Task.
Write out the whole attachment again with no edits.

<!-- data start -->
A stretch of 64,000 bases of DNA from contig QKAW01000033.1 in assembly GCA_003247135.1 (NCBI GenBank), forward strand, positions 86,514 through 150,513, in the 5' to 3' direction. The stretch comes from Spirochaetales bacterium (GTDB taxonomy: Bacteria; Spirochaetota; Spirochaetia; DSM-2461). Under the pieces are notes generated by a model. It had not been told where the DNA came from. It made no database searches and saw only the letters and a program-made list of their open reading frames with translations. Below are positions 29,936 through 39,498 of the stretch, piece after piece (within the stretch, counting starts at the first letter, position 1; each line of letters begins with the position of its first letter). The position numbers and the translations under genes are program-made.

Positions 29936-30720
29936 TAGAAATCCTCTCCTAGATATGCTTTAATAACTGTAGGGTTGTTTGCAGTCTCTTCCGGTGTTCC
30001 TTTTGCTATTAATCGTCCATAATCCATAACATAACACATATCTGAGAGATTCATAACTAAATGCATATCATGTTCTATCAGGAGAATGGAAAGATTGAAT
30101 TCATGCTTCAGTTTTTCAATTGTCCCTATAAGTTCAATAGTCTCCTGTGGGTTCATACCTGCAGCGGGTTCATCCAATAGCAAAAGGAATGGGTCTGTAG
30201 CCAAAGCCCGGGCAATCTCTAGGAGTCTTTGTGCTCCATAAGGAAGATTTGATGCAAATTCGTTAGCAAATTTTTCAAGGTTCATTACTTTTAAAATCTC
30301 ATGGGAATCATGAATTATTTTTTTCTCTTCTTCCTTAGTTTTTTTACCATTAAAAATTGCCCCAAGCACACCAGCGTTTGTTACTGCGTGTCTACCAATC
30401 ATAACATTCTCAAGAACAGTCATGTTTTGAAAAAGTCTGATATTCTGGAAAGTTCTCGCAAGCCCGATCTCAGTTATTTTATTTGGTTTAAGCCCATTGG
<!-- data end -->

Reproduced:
A stretch of 64,000 bases of DNA from contig QKAW01000033.1 in assembly GCA_003247135.1 (NCBI GenBank), forward strand, positions 86,514 through 150,513, in the 5' to 3' direction. The stretch comes from Spirochaetales bacterium (GTDB taxonomy: Bacteria; Spirochaetota; Spirochaetia; DSM-2461). Under the pieces are notes generated by a model. It had not been told where the DNA came from. It made no database searches and saw only the letters and a program-made list of their open reading frames with translations. Below are positions 29,936 through 39,498 of the stretch, piece after piece (within the stretch, counting starts at the first letter, position 1; each line of letters begins with the position of its first letter). The position numbers and the translations under genes are program-made.

Positions 29936-30720
29936 TAGAAATCCTCTCCTAGATATGCTTTAATAACTGTAGGGTTGTTTGCAGTCTCTTCCGGTGTTCC
30001 TTTTGCTATTAATCGTCCATAATCCATAACATAACACATATCTGAGAGATTCATAACTAAATGCATATCATGTTCTATCAGGAGAATGGAAAGATTGAAT
30101 TCATGCTTCAGTTTTTCAATTGTCCCTATAAGTTCAATAGTCTCCTGTGGGTTCATACCTGCAGCGGGTTCATCCAATAGCAAAAGGAATGGGTCTGTAG
30201 CCAAAGCCCGGGCAATCTCTAGGAGTCTTTGTGCTCCATAAGGAAGATTTGATGCAAATTCGTTAGCAAATTTTTCAAGGTTCATTACTTTTAAAATCTC
30301 ATGGGAATCATGAATTATTTTTTTCTCTTCTTCCTTAGTTTTTTTACCATTAAAAATTGCCCCAAGCACACCAGCGTTTGTTACTGCGTGTCTACCAATC
30401 ATAACATTCTCAAGAACAGTCATGTTTTGAAAAAGTCTGATATTCTGGAAAGTTCTCGCAAGCCCGATCTCAGTTATTTTATTTGGTTTAAGCCCATTGG